10.3               Commercial Sex Workers, Excessive Alcoholism and Narcotics Drug Cartels

Presence of brothels, a researcher observed number of brothels in Manzese area commonly known as ��Uwanja wa Fisi�� mean ��hyena ground�� whereby about 70 rooms accommodate commercial sex workers, as one of respondent said;

����there are many girls here (Uwanja wa Fisi)��.When you have argued with your girl you go to such places. You get one girl to have sex with. ��Unagonga����.��

Most male respondents reported having sex in rented rooms, guest houses or in public spaces surrounding the brothels at night. As one participant stated: ��in our areas there are many narrow paths so the person may finish his stuff [have sex] there��. Some male respondents reported engaging in inconspicuous sexual intercourse in dimly lit camp rooms during night time. Brothels were also sites for HIV/AIDS risk behavior and group pressure to engage in such behavior. Men reported encouraging each other to meet new sexual partners at the camps, including commercial sex workers, and engaging in concurrent sexual partnerships. Concurrency involves having multiple sexual partners that overlap in time and is a behavioral marker of high risk sexual networks that accelerate the spread of HIV/AIDS especially among the youths in the area.

Also, about 62 youths reports they engage in drug use, excessive alcohol as a way to comfort themselves to the extent that became addicted to alcoholism among urban youths has deteriorating effects to the user��s personal and social life, it leaves alcoholic unable to maintain effective interpersonal skills/relationships which are essential towards searching for job. Chronic alcoholic results into not only physical damages (that is, cirrhosis of the liver as well as other internal disorders and overall physical and muscular degeneration) but also left outh financially and spiritual bankrupt.

Ministry of Health and Social Welfare statistics indicate that in 2011 a total of 47,000 people diagnosed with Tuberculosis (TB) as 1,228 died annually because of TB mainly youths, whereby Dar es Salaam ranked the first in the list followed by Mwanza, Shinyanga, Mbeya, Morogoro, Tanga, Iringa,  Arusha, Mara and Kilimanjaro region situation which threatens country��s workforce. Mbatia (2011) indicated that there is an increasing prevalence of injecting drug use (IDU) in Dar es Salaam. Research has shown as well a high HIV prevalence among this population-about 40% among IDU��s in Dar es Salaam, with female IDU��s having prevalence rate of around 60%. A recent Rapid Assessment and Response (RAR) conducted by M��decins du Monde showed an overall HIV prevalence of 36% among PWID (67% for female PWID). Overall HCV prevalence was 28% and coinfection was 15% among men and 28% among women. Also, Magendela (2013) cautions youths to abstain from smoking cigarettes and marijuana as it is dangerous to their health as well as it degrade nations active worksforce.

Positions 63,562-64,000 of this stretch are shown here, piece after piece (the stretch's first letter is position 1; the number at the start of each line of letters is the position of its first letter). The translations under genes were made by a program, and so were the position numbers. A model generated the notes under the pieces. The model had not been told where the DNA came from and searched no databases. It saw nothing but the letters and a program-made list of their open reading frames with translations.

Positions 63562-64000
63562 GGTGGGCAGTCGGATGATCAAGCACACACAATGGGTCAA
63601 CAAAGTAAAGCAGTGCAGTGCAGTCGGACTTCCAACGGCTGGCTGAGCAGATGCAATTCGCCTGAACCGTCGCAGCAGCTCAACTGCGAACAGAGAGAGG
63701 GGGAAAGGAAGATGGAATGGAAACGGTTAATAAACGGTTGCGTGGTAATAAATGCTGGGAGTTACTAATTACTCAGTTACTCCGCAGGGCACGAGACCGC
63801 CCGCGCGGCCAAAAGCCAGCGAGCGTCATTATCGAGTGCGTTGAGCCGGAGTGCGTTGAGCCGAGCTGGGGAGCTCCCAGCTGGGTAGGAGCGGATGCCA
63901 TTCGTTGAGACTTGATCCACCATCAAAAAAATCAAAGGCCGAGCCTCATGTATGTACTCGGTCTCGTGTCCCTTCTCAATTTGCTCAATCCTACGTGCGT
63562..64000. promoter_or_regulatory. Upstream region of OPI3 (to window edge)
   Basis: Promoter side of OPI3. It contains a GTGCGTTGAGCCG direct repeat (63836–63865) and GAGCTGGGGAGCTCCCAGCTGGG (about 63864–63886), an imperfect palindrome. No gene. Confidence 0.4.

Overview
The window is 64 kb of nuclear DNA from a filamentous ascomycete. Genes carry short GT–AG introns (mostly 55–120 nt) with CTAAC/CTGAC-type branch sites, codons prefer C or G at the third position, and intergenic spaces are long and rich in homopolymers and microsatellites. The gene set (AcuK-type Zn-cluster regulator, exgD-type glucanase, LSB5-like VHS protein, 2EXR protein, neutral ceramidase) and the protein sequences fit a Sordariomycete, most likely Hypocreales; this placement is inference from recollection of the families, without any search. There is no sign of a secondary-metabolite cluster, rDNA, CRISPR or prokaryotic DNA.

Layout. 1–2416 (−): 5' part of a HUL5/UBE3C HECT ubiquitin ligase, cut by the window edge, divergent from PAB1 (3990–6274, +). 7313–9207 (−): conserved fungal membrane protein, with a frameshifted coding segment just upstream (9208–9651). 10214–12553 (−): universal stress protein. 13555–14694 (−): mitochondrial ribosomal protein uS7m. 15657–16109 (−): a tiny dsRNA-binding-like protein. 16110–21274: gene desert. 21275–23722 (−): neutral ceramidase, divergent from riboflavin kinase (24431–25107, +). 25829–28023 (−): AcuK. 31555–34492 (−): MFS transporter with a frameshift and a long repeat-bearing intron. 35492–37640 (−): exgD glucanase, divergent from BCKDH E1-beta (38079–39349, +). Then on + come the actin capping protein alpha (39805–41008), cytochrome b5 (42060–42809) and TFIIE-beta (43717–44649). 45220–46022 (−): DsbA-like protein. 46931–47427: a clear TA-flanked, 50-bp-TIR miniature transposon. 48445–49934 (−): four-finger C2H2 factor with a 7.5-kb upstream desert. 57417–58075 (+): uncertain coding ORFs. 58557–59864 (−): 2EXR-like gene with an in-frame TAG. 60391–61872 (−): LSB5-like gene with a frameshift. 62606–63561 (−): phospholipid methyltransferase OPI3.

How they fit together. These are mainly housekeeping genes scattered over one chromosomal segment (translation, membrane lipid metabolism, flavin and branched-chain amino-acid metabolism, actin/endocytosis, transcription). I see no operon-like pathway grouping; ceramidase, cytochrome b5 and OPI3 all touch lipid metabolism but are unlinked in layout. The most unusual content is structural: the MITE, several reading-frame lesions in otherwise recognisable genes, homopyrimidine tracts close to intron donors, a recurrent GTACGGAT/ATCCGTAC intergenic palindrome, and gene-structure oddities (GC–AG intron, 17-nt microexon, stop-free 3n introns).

10.4               Youths Delinquent Gangs

Youths delinquent gangs that engages in antisocial or illegal behaviors such as theft, rape and murder , youths interviewed report that there are many gangs in Kinondoni and Dar es Salaam in general, usually divided by age or ��speciality��. There are often fights between the rival gangs, especially when they are drunk or high, common gang groups in the area include ��Komando Yosso��, ��Kiboko Msheli��, ��Begi Bovu�� and ��Mbwa Mwitu��. The in-depth interviews revealed that approximately half of the youths knew of gangs operating in Dar es Salaam, but only seven admitted to being members of a gang. In the focus group discussions the youths were quite reluctant to admit to being a member of a gang, but would willingly talk about the gangs and their activities.

11.0              Interventions

The Tanzanian Government must play its constitutional responsibility of creating enabling socio-economic and political environment including the provision of infrastructure to make industrial climate investment friendly. This will encourage investors to invest and thereby create jobs in order to absorb the unemployed youths. Despite of having National youth Policy in place, less has been done to ensure.